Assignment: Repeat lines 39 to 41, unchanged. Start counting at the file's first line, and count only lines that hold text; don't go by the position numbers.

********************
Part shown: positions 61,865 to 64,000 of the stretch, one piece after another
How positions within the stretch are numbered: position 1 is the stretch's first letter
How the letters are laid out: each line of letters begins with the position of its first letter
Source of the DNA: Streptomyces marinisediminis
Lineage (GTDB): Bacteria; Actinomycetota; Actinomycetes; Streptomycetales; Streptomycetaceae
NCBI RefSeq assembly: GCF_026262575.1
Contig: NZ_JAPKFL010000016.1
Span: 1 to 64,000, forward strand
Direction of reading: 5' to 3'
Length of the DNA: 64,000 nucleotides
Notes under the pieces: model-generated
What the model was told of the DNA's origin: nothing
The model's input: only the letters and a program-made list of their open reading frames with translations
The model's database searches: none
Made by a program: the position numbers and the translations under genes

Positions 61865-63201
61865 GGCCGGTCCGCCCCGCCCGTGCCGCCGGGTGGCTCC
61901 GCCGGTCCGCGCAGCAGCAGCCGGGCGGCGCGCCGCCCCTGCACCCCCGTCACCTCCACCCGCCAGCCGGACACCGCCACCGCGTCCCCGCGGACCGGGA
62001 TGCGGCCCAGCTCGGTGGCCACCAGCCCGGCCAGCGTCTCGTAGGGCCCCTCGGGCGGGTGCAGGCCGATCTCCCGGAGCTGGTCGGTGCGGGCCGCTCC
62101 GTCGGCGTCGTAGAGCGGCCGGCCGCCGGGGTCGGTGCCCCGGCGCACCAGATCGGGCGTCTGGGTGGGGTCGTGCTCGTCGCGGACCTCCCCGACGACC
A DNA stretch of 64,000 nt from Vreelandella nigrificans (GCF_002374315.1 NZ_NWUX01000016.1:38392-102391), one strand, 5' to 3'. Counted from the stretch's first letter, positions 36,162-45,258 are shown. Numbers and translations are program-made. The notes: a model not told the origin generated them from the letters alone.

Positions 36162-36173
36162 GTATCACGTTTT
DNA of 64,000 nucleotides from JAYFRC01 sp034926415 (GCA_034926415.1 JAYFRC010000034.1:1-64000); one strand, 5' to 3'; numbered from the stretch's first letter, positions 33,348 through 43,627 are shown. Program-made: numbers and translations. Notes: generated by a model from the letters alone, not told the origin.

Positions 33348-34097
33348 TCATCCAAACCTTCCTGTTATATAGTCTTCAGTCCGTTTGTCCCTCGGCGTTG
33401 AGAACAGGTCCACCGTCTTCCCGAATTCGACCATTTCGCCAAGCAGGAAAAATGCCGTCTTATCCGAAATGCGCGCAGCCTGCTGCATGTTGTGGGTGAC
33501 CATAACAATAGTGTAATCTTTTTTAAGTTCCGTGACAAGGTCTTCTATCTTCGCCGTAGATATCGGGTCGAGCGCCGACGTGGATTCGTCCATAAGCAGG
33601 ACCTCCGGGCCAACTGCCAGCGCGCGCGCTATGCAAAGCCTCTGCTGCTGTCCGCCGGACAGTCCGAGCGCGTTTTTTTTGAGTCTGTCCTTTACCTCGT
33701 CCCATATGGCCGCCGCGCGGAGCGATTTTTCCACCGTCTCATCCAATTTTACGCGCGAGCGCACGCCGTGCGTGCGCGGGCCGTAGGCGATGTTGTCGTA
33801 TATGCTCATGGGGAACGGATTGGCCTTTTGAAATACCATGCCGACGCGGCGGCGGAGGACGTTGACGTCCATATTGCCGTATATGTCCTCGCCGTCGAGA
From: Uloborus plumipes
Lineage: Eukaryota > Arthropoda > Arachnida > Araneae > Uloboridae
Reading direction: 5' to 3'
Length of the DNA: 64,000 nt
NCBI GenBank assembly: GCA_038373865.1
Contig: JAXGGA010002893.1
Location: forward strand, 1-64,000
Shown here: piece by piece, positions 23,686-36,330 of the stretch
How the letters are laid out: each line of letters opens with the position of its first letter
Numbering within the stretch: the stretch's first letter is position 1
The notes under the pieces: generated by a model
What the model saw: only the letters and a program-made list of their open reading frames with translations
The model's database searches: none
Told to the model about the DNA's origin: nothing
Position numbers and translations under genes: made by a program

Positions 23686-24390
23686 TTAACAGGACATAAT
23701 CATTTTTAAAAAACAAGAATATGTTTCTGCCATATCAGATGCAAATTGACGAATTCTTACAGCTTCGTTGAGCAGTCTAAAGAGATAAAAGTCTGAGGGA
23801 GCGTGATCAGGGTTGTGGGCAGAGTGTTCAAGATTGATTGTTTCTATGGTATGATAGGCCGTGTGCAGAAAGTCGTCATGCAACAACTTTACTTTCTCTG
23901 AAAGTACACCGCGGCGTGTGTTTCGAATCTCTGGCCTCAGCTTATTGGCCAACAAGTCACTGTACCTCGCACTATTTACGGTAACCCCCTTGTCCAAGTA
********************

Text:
Shown here: piece by piece, positions 23,686-36,330 of the stretch
How the letters are laid out: each line of letters opens with the position of its first letter
Numbering within the stretch: the stretch's first letter is position 1